• 9×2.5 inch springform pan holds 10 cups of batter, the same as a 10×2 inch round pan, 9×2 inch square pan, 11×7 inch pan, a 10×15 inch jelly roll pan.
  • 10×2.5 inch springform pan holds 12 cups of batter, the same as a 10×2 inch square pan, 12×17 inch jelly roll pan, and a 9×3 inch tube pan.

Loaf Pans

  • 8×4 inch loaf pan holds 4 cups of batter, the same as a 6×2 inch round pan.
  • 9×5 inch loaf pan holds 8 cups of batter, the same as a 9×2 inch round pan and an 8×2 inch square pan.

Substituting Cake Pans

I’m piggy-backing this one to the section above because there’s often a need to substitute different cake pans. If substituting a baking pan that holds the same amount of batter, be wary of the baking time because the dimensions of the baked good will change. Always keep your eye on the oven and begin checking for doneness earlier than the recipe states.

Remember, only fill pans about 2/3 full unless otherwise noted in the recipe.

stack of cake pans

Adapting Recipes to Fit Certain Cake Pans

Adapting recipes to fit the cake pans you have (or need) can often be complicated. While it’s always best to stick to the written recipe, sometimes you need to make adjustments and that’s where a little math can help.

1) Determine the volume your pan can hold. You can also determine the actual surface area of the pan in square inches. I actually used Food 52’s article by Alice Medrich on this subject to brush up on my math!

  • For square and rectangle pans, multiply the length of the sides. For example, a 9×13 inch baking pan is 117 square inches. 9×13 = 117.
  • For circle pans, determine the area by multiplying the radius squared by π. (π = 3.14, the radius is half of the diameter, and squaring means multiplying a number by itself.)  For example, the area of a 9-inch round pan is 63. The radius is 4.5. 4.5×4.5 = 20.25. Multiply that by 3.14 = 63.5.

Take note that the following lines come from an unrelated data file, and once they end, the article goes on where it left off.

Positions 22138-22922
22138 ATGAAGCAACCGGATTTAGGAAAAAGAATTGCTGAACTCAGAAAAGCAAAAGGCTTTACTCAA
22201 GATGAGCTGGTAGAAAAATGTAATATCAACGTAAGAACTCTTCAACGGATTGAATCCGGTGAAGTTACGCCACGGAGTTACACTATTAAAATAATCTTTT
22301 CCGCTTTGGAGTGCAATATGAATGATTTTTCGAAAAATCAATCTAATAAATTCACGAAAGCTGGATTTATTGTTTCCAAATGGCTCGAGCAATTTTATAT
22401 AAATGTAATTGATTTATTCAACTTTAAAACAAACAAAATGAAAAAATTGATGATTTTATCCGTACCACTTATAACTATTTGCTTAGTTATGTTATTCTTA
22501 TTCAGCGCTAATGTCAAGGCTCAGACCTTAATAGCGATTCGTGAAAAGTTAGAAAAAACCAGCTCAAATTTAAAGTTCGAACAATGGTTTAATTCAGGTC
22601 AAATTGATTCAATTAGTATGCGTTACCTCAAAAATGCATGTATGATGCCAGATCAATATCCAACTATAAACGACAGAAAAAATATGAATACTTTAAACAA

2) After you determine the volume your pan can hold or its square inches, you can confidently make baking pan substitutions.

  • For example, if a 9×13 inch pan is 117 square inches and a 9-inch round pan is 63.5 square inches, you can be confident that the volume from one 9×13 inch pan can fit into TWO 9-inch round pans (approximately 120 square inches total).

What if volumes and square inches don’t match up perfectly? You’ll have to adjust the recipe and this requires more math.

For example, if you want to adapt a 9-inch round cake to a 10-inch round cake, you’ll need to make adjustments. A 9-inch round cake pan is 63.5 square inches/holds 8 cups of batter. A 10-inch round cake pan is 78.5 square inches/holds 10-11 cups of batter. Without any adaptions, your 10-inch cake layers will be very thin. You’ll need to increase the batter by 25%.